During the past year I attended three one-day advanced-handgun training courses, and not only learned many new and valuable tips and techniques, but also heard a few handgun-related terms I was unfamiliar with. For instance, at the start of one of the sessions, the instructor told those of us standing on the firing line to “Draw your weapon and index the target.”
I had no idea what “indexing” the target meant, but not wanting to interrupt the instructor I did what the shooters on either side of me were doing; I pulled my handgun from its holster and pointed it at the target. As it turned out, I guessed correctly.
I mentioned the incident to the instructor during a break later in the day, and he encouraged me to ask questions whenever I didn’t understand a command. He said he wanted his instructions to be clear, adding that clarity on the firing range enhances safety. Makes sense.
That said, the following advanced-handgun training terms may be of help to you if you decide to seek additional handgun training this year. Some of the terms may already be familiar, but I doubt you’ll know them all.
1. Load and make ready (a.k.a. Lock and load)
Whether you shoot a semiautomatic handgun or revolver, this command simply means to prepare the gun to fire by loading a cartridge into the firing chamber. In a semiauto, that involves inserting a loaded magazine into the gun and racking the action. In a revolver, it involves loading the cylinder. One instructor confided in me that by simply watching how a shooter loads his/her firearm, he has a pretty good idea how competent and confident that student is with a handgun.
2. Sight alignment
Sight alignment means lining up the front sight of the handgun with the rear sight. The tops of the two sights should be even and there should be equal space or light on either side of the front sight. And since your eye can only focus on one object at a time, focus on the front sight when aiming. As a result, the rear sight and the target will both be a tad blurry.
3. Sight picture
Sight picture is simply adding the target to your properly aligned sights. Think of sight picture as a “pumpkin on a post.” The “post” is the front sight of your gun and the “pumpkin” is the target. Align the front sight with the middle of the target.
4. Out of battery
No, we’re not talking about your cell phone. This term has to do with the slide or bolt of a gun not being fully engaged in its forward position; as a result the gun will not function.
Another malfunction, this occurs in a semiautomatic handgun when a spent shell casing becomes lodged in an upright position in the gun’s ejection port, in essence making the gun temporarily inoperable. Usually the result of not gripping the gun firmly enough, a “stovepipe” can be cleared by using the following tap-and-rack technique.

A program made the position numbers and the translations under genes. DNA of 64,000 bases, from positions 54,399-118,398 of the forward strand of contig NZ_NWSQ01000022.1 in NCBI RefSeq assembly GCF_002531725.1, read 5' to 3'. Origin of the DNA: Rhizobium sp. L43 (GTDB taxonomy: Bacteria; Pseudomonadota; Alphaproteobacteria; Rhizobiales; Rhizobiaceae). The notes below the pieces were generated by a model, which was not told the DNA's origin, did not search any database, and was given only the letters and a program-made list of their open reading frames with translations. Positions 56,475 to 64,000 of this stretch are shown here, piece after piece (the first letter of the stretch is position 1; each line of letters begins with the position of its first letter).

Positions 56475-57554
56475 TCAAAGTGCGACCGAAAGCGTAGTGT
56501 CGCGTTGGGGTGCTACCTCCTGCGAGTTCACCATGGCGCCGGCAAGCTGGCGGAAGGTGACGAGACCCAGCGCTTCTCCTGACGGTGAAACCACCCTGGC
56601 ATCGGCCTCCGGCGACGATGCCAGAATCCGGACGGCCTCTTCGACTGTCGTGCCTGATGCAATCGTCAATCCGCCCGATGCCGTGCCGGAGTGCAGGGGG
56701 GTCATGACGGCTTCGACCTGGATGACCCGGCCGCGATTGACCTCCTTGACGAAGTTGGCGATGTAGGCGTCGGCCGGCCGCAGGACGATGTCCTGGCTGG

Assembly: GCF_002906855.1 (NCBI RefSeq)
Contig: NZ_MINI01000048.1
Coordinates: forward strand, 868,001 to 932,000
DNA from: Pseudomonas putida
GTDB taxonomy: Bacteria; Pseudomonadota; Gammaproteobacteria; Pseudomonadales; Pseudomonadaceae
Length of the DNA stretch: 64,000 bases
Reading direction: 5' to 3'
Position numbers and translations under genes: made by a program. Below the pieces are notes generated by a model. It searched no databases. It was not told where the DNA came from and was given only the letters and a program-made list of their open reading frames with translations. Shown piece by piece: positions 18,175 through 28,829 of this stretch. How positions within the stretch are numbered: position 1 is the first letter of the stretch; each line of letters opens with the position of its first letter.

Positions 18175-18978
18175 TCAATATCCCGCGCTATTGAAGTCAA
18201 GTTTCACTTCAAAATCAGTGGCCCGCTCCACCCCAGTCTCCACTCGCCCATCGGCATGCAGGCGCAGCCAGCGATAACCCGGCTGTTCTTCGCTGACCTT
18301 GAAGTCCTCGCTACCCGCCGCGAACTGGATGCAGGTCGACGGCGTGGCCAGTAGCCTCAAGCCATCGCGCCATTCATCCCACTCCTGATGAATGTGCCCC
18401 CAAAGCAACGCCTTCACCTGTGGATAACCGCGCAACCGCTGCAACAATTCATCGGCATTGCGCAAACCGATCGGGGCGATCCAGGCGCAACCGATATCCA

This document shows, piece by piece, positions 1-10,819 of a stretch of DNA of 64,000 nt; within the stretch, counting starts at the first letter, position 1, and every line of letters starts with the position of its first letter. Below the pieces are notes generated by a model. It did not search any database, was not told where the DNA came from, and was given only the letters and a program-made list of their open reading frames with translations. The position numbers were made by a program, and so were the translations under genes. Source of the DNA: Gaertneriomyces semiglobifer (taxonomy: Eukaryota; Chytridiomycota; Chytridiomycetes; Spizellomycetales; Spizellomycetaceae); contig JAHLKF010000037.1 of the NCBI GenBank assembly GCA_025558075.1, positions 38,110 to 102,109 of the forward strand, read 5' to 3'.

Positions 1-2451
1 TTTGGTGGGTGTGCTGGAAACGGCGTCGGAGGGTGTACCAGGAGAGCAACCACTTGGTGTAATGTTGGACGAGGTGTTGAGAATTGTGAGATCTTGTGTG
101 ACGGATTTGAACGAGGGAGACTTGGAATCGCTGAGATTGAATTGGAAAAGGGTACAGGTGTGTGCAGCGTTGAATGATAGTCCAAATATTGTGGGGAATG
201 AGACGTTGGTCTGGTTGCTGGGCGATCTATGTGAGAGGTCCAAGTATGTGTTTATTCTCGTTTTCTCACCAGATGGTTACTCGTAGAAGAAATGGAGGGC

6. Tap and rack
To clear a “stovepipe” or other malfunction in a semiautomatic handgun, with your finger off the trigger, firmly tap the base of the gun’s magazine with the open palm of your other hand, then firmly rack the slide.
7. Reloading (emergency, tactical and administrative reloads)
When your handgun runs out of ammunition and there are still threats remaining to shoot, that’s an emergency reload situation. Reload as quickly as possible and get back in the fight. But if there is no immediate threat, and you still have ammo in your gun, you can have a buddy cover you while you do a tactical reload, replacing the current magazine in your gun with a full one. An administrative reload happens when there is no threat. And depending upon your firearm and holster configuration, an administrative reload can be accomplished without removing the handgun from the holster. Simply press the magazine release button, slide out the partially filled magazine and replace it with a full one.
8. Press check
If you don’t have a semiautomatic handgun equipped with a small port that allows you to see if a cartridge is in the firing chamber, pulling back the slide slightly—a quarter-inch or so—will reveal whether or not the gun is loaded.
9. Run the gun
If a shooter is able to operate a certain firearm—load, shoot and unload—without having to consciously think about what he/she is doing, they are said to be able to “run the gun.” In other words, they are so familiar with a firearm that operating it becomes second nature, a subconscious thought. And that should be one of your goals of advanced-handgun training; strive for this level of competency with your firearm.
10. Unload and show clear
Finally, at the end of a range training session, you will be instructed to “Unload and show clear.” To do so, remove the magazine from your semiautomatic handgun, lock the slide back, and use the tip of your little finger to actually feel into the firing chamber a short distance to make absolutely sure there is no cartridge remaining in the gun. If shooting a revolver, open the cylinder and remove all cartridges and spent shell casings. Then, keeping the muzzle of the handgun pointed downrange, make the gun available for inspection by the instructor.
And one last tip. Even if you have been issued a concealed-carry handgun permit, never show up at a training session with a loaded firearm or take live ammunition into the classroom. Don’t be “That Guy…”